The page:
The Paul Revere House – This 1681 house, squeezed between modern buildings, is very small for the number of family members. The first floor was the kitchen and entry way. The second from with two bedrooms and where one had to double as a sitting room to entertain guests. An attic room provided more sleeping space. Here Revere ran his silversmith shop and raised sixteen children by his two wives. It was from here, he and William Dawes, planned their “midnight ride.” Beautifully preserved, with many objects passed down through the Revere family.

The Old North Church – Officially Christ Church, this is where the lanterns were hung that sent Revere and Dawes riding toward Concord and Lexington. The church is still an active parish and as I approached the bells were ringing calling the parishioners into worship. In need of some rest, I entered the sanctuary where an usher welcomed me warmly and then led me to a box pew near the front. It was moving to be worshiping where once the Revere family and other patriots once worshiped.

On my last day in Boston, I took a leisurely walk through the Boston Public Gardens. As I wondered I saw a statue commemorating the first use of ether by a doctor at Boston General Hospital. Just past this I meet some old friends, Jack, Kack, Lack, Mack, Nack, Ouack, Pack, and Quack. They were following their mother, Mrs. Mallard, to the duck pond in the park. You remember them, don’t you? The statues of the ducks are to honor author Robert McCloskey and his Caldecott Award winning book Make Way for Ducklings. I then wandered over to the duck pond where I saw Mr. and Mrs. Mallard, but no ducklings.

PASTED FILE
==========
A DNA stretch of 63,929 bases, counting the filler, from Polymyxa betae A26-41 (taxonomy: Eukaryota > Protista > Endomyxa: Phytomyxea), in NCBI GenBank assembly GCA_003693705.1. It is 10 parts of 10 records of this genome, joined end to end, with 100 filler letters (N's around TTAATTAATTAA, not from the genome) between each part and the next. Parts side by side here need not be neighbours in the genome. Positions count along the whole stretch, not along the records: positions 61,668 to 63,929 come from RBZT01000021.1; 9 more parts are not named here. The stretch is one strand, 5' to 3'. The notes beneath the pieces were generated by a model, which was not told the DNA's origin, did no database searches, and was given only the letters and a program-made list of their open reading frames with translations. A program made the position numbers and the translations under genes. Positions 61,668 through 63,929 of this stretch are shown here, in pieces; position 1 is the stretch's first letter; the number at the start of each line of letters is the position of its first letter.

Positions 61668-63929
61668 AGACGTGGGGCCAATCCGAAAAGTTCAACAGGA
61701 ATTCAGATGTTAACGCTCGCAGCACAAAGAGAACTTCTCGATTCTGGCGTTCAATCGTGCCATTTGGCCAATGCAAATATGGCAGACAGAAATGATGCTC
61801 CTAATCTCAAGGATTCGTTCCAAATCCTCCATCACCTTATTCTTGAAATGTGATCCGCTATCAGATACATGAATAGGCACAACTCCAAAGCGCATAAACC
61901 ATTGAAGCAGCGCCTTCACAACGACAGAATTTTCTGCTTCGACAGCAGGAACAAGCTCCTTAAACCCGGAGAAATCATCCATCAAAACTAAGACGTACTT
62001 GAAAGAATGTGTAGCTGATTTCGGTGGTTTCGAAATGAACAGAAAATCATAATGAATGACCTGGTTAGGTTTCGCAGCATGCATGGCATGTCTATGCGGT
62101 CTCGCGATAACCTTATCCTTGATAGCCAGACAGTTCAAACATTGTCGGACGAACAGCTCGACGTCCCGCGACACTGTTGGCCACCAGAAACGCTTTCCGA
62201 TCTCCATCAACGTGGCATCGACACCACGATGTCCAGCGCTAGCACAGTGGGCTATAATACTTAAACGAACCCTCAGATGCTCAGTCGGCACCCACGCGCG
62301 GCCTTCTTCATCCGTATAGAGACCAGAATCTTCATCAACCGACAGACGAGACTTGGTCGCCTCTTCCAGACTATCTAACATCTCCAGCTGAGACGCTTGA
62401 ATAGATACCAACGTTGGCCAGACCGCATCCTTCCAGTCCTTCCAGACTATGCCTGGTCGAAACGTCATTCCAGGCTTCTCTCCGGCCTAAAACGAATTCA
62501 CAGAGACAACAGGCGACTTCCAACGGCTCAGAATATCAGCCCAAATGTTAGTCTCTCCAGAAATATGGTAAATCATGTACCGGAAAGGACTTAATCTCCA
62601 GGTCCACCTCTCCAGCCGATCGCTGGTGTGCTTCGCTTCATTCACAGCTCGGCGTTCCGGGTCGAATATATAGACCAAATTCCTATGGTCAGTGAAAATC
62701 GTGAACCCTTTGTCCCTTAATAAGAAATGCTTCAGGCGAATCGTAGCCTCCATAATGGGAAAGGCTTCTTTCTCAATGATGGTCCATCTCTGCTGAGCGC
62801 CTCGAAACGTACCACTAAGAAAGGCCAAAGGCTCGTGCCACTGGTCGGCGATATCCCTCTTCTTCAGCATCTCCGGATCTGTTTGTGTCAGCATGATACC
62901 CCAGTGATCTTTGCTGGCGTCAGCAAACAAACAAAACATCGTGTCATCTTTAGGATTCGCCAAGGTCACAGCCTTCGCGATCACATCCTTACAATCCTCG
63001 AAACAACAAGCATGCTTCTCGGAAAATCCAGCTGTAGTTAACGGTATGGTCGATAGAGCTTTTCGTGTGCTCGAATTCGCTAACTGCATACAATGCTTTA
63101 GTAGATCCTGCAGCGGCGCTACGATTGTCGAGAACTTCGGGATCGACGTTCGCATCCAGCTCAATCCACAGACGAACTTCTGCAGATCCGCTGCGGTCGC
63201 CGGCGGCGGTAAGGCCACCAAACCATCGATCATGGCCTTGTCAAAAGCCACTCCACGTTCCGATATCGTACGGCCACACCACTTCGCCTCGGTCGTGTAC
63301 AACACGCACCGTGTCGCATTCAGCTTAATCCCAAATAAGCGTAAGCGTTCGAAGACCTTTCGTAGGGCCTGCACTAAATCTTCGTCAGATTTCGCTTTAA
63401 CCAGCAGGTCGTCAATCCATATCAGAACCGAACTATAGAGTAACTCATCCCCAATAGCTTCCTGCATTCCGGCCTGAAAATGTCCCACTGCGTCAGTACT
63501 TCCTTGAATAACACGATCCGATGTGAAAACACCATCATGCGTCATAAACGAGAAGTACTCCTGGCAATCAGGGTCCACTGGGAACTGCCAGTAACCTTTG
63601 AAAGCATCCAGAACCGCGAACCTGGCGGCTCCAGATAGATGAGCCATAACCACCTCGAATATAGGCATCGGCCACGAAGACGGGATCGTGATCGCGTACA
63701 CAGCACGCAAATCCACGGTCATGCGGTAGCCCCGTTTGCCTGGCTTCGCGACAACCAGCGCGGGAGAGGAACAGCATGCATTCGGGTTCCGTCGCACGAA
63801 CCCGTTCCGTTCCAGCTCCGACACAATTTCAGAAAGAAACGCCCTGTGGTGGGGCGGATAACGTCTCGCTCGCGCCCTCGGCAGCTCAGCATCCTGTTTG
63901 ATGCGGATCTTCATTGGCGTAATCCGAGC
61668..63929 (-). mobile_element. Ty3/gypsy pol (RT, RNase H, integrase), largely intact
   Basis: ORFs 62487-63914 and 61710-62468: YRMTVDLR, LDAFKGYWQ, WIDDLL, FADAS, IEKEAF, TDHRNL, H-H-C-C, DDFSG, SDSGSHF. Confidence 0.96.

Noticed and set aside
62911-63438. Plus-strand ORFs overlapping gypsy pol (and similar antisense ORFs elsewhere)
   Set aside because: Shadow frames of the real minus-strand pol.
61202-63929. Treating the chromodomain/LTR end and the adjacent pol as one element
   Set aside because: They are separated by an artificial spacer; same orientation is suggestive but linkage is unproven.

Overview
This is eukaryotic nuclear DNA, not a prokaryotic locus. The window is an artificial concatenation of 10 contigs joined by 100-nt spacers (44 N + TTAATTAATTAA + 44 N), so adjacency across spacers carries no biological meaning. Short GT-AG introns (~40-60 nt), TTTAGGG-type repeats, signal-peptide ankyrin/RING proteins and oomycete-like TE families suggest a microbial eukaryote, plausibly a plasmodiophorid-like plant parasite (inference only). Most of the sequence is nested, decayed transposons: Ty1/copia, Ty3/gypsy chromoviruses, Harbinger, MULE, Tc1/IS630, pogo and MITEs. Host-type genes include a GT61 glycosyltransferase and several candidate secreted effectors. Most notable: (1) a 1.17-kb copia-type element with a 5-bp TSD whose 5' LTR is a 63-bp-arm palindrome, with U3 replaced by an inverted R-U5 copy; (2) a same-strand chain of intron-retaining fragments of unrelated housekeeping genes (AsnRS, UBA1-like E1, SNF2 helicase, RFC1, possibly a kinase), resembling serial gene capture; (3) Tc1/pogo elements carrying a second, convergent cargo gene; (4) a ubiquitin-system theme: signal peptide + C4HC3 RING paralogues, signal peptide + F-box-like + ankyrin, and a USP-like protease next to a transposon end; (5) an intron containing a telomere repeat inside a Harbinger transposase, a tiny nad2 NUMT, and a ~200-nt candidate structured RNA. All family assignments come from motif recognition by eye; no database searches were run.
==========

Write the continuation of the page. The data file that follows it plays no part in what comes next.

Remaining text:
Of course, you can’t go to Boston and not have some seafood! My guide on the Old Town Trolley recommended I try Legal Sea Foods. A short walk from the Boston Public Park I one of their establishments. They are called “Legal” because they were an off-shoot of a Legal Grocery (a store that gave Legal Stamps, a precursor to S&H Green Stamps). I had a lovely meal that started with Lobster bisque. The best I’ve ever tasted. For my entrée, I chose their seafood casserole with scallops, shrimp, and white fish all covered with a white cheese sauce. It was accompanied by draft Samuel Adams Beer (that was a treat because in California we only get the bottles.) It was a bit on the expensive side, but I did not go away hungry or disappointed. If you’re in the Boston area, make a stop at Legal Sea Foods.

That wraps up my trip to Boston. I had a wonderful time. Thanks for letting me share it with you.

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Journey to Boston: Part Two

Part II: Sailors, Brownstones, and Pasta.


U.S.S. Constitution, Charlestown, Massachusetts

Boston as a long history with ships and the sea. It is currently the home to the oldest commissioned Naval vessel in the world still afloat, the U.S.S. Constitution. Yes, the H.M.S. Victory is older, but she is cemented in permanent dry-dock in Portsmouth, England and unable to sail. The Constitution, on the other hand, can be sailed out of Boston harbor should the Navy desire to do so.

Of course, this Navy veteran couldn’t pass up the chance to pay her a visit.